Earth blasts through more heat records, while research shows governments are not ambitious enough to stop catastrophic warming.
April has gone one further, with the most abrupt increase in temperature.
Home cookstoves are the second largest contributor to black carbon emissions globally, behind forest grassland and agricultural fires.
Rising temperatures would make the Hajj dangerous for people with health conditions, or those not at the peak of their physical ability.
Profound changes in weather means yields are lower, tea's taste is altered and income is reduced.
The melting Arctic ice is forcing them to swim far further than usual to find food, causing a loss of body fat and threatening the lives of cubs.
Unless good governance is demanded by citizens, it will not be consistently supplied by authorities, write Yarik Turianskyi and Steven Gruzd.
We knew that 2017 was the year to put the brakes on activities that cause global warming, but we didn’t do enough – welcome to the future.
You might be tired of climate change phrases, doomsayers and so much hysteria and hyperbole it feels clichéd, but the planet's not getting any cooler.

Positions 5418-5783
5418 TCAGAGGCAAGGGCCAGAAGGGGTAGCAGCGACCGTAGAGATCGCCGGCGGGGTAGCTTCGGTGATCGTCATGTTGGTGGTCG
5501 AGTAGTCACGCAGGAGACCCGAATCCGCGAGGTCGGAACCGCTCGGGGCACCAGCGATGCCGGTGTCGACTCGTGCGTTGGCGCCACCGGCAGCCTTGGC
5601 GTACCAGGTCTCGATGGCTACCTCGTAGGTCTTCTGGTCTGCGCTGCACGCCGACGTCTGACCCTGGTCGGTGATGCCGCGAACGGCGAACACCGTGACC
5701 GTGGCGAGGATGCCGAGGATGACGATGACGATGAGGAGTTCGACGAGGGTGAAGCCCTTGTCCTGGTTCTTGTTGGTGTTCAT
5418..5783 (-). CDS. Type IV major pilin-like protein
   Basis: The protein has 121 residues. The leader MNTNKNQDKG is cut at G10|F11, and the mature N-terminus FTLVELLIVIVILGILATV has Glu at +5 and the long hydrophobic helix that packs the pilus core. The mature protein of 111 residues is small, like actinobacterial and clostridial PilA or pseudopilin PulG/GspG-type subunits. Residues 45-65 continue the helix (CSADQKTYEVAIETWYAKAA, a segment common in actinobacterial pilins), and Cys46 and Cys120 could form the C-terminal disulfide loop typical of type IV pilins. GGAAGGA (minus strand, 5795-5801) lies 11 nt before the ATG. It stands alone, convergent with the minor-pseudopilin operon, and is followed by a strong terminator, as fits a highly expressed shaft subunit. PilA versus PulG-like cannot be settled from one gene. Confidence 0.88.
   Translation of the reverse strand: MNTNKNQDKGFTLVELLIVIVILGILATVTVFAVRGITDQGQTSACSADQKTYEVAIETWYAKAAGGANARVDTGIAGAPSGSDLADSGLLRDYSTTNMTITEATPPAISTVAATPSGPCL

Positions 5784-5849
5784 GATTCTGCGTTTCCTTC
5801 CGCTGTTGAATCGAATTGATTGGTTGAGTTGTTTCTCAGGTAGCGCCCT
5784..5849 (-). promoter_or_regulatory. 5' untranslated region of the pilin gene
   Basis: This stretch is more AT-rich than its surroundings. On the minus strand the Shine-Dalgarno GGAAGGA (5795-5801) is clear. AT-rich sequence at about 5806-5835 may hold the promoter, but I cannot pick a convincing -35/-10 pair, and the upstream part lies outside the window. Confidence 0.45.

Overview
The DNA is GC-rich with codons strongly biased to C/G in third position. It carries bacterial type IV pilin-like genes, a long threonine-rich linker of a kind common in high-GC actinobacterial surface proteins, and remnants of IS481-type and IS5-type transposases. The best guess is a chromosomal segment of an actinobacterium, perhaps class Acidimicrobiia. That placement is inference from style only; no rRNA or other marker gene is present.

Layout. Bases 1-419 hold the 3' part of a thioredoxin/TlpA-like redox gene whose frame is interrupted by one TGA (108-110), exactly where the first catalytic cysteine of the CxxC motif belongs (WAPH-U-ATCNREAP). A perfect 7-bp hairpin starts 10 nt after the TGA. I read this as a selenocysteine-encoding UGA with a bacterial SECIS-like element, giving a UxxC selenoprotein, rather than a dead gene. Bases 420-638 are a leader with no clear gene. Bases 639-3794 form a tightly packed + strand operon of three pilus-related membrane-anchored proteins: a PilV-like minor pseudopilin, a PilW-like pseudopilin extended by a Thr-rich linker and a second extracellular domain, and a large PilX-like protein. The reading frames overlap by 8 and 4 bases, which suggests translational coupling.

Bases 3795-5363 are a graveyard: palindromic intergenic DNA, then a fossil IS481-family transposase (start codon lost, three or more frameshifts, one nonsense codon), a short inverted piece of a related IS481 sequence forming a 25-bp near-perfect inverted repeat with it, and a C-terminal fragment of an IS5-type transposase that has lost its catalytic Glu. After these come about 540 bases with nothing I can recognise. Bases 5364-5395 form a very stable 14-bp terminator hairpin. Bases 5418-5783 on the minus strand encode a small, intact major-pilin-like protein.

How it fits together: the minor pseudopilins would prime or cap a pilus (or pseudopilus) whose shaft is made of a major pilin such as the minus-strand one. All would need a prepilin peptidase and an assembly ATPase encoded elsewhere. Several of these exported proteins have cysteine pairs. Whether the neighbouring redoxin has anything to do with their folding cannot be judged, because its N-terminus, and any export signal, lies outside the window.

Evolutionary responses favour real-time threats, not those that take place on an extended timescale, writes Ruth Greenspan Bell.
Famous for complementing Mediterranean and Mexican cooking, the herb could now be a key ingredient in lowering global greenhouse gas emissions.
Earth is going to slowly burn up and gangs will be key to survival, so form a clan and gather all the canned food, seeds, water and weapons you can.
Research out this week shows that the recent temperature record-breaking years are caused by human endeavours that drive global warming.
The margin by which 2015 beat the previous year has been flagged by three weather agencies as cause for great concern.
If donors help states with which they have links rather than those most vulnerable to climate change, it will increase poverty and thus migration.
But developed nations can play a big role in finding cheaper ways to produce clean energy.
Paris talks failed the most vulnerable, but that failure could be fixed as the world’s governments have at least agreed to head in the same direction.